Transitivity — just another questionable assumption29 February, 2016 at 10:33 | Posted in Economics | 1 Comment
My doctor once recommended I take niacin for the sake of my heart. Yours probably has too, unless you’re a teenager or a marathon runner or a member of some other metabolically privileged caste. Here’s the argument: Consumption of niacin is correlated with higher levels of HDL, or “good cholesterol,” and high HDL is correlated with lower risk of “cardiovascular events.” If you’re not a native speaker of medicalese, that means people with plenty of good cholesterol are less likely on average to clutch their hearts and keel over dead.
But a large-scale trial carried out by the National Heart, Lung, and Blood Institute was halted in 2011, a year and a half before the scheduled finish, because the results were so weak it didn’t seem worth it to continue. Patients who got niacin did indeed have higher HDL levels, but they had just as many heart attacks and strokes as everybody else.
How can this be? Because correlation isn’t transitive. That is: Just because niacin is correlated with HDL, and high HDL is correlated with low risk of heart disease, you can’t conclude that niacin is correlated with low risk of heart disease.
Transitive relations are ones like “weighs more than.” If I weigh more than my son and my son weighs more than my daughter, it’s an absolute certainty that I weigh more than my daughter. “Lives in the same city as” is transitive, too—if I live in the same city as Bill, who lives in the same city as Bob, then I live in the same city as Bob.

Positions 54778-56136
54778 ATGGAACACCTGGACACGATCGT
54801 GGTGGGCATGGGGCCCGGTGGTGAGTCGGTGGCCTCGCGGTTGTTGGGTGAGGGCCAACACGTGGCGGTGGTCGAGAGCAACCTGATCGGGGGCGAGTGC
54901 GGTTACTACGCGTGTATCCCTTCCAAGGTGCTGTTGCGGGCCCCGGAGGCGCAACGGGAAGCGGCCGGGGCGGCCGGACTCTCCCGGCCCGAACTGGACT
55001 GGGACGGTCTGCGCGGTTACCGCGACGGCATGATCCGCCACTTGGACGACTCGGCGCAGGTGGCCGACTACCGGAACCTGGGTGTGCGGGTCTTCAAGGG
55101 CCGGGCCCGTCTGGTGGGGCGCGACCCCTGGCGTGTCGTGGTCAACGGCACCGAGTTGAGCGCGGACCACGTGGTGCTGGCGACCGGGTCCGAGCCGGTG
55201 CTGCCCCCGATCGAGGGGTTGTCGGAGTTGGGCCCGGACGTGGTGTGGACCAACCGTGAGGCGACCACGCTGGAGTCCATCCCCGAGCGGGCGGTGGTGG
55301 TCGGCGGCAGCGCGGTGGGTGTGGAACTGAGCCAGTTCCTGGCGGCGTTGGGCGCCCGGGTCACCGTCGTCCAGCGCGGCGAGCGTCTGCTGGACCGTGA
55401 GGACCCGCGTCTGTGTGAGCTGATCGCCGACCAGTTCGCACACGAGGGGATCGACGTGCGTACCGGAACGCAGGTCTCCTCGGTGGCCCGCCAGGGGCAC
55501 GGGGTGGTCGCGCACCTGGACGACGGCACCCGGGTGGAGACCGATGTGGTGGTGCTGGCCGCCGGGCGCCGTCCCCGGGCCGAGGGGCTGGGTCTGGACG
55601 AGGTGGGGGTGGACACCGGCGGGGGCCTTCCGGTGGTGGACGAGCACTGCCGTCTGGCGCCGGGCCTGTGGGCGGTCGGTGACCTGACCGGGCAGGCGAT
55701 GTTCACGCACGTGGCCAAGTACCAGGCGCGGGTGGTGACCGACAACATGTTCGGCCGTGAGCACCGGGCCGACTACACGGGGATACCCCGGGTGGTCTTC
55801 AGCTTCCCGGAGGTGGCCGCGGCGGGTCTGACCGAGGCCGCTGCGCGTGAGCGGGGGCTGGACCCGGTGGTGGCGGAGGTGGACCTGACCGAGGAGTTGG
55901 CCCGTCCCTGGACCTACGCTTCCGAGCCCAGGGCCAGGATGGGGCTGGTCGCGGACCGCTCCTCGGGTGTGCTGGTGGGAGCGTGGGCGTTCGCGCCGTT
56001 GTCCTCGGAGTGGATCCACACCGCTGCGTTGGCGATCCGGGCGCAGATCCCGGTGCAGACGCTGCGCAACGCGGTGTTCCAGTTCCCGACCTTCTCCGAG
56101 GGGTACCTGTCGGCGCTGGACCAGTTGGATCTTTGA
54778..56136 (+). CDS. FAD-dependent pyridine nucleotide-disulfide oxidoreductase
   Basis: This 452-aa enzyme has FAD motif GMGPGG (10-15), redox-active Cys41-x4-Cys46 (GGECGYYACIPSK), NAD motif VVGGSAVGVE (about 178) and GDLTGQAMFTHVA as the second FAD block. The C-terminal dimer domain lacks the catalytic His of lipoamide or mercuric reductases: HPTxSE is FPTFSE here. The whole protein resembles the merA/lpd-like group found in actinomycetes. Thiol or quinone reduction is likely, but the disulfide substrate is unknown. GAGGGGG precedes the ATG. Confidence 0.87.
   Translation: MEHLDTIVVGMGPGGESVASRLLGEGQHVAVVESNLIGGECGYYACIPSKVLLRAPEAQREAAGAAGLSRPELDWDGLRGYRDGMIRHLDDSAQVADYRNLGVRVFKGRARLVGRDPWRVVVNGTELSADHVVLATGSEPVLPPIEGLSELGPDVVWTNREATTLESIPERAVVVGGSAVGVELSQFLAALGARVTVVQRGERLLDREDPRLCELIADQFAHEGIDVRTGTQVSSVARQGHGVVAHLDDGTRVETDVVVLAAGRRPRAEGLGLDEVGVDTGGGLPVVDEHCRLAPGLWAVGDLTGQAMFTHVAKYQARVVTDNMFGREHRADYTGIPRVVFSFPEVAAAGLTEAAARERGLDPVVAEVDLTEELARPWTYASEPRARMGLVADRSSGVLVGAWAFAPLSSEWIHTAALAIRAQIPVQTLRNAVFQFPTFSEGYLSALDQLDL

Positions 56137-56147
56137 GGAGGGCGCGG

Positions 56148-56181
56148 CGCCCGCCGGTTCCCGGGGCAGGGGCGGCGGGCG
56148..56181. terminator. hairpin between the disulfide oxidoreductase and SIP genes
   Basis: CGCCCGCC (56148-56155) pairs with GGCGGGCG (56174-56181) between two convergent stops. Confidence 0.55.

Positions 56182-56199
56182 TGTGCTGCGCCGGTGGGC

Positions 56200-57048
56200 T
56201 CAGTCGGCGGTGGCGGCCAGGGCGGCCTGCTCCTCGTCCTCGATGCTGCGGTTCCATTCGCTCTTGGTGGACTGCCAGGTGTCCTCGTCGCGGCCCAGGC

But many of the most interesting relations we find in the world of data aren’t transitive. Correlation, for instance, is more like “blood relation.” I’m related to my son, who’s related to my wife, but my wife and I aren’t blood relatives. In fact, it’s not a terrible idea to think of correlated variables as “sharing part of their DNA.” Suppose I run a boutique money management firm with just three investors, Laura, Sara, and Tim. Their stock positions are pretty simple: Laura’s fund is split 50–50 between Facebook and Google, Tim’s is one-half General Motors and one-half Honda, and Sara, poised between old economy and new, goes one-half Honda, one-half Facebook. It’s pretty obvious that Laura’s returns will be positively correlated with Sara’s; they have half their portfolio in common. And the correlation between Sara’s returns and Tim’s will be equally strong. But there’s no reason (except insofar as the whole stock market tends to move in concert) to think Tim’s performance has to be correlated with Laura’s. Those two funds are like the parents, each contributing one-half of their “genetic material” to form Sara’s hybrid fund.